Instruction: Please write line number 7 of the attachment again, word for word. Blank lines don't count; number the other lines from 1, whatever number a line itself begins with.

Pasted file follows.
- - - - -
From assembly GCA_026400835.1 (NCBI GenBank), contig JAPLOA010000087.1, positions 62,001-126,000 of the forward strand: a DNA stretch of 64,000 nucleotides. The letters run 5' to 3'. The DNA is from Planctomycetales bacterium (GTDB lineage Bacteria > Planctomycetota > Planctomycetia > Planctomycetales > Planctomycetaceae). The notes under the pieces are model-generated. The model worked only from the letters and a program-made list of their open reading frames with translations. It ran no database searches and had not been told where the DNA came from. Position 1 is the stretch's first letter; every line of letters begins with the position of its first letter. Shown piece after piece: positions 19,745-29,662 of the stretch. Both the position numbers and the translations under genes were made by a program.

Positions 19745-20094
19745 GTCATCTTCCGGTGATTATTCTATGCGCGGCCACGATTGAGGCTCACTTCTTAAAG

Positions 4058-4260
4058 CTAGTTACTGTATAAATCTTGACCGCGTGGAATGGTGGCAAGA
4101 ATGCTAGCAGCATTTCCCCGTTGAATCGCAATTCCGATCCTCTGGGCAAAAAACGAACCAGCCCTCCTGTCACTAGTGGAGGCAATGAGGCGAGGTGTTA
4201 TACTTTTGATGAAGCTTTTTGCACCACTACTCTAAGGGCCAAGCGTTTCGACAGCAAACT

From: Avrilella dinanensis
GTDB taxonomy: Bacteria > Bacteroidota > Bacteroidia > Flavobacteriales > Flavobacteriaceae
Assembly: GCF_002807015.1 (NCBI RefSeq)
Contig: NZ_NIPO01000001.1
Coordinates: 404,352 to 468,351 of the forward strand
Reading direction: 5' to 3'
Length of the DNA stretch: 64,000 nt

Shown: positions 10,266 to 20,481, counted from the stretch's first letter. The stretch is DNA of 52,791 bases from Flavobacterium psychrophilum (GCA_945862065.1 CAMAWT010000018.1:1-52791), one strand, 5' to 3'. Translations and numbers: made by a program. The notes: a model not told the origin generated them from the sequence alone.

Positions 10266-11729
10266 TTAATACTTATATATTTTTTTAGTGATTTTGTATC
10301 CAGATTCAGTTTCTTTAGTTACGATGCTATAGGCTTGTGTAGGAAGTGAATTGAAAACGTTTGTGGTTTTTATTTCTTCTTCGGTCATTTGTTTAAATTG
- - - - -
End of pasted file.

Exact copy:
4201 TACTTTTGATGAAGCTTTTTGCACCACTACTCTAAGGGCCAAGCGTTTCGACAGCAAACT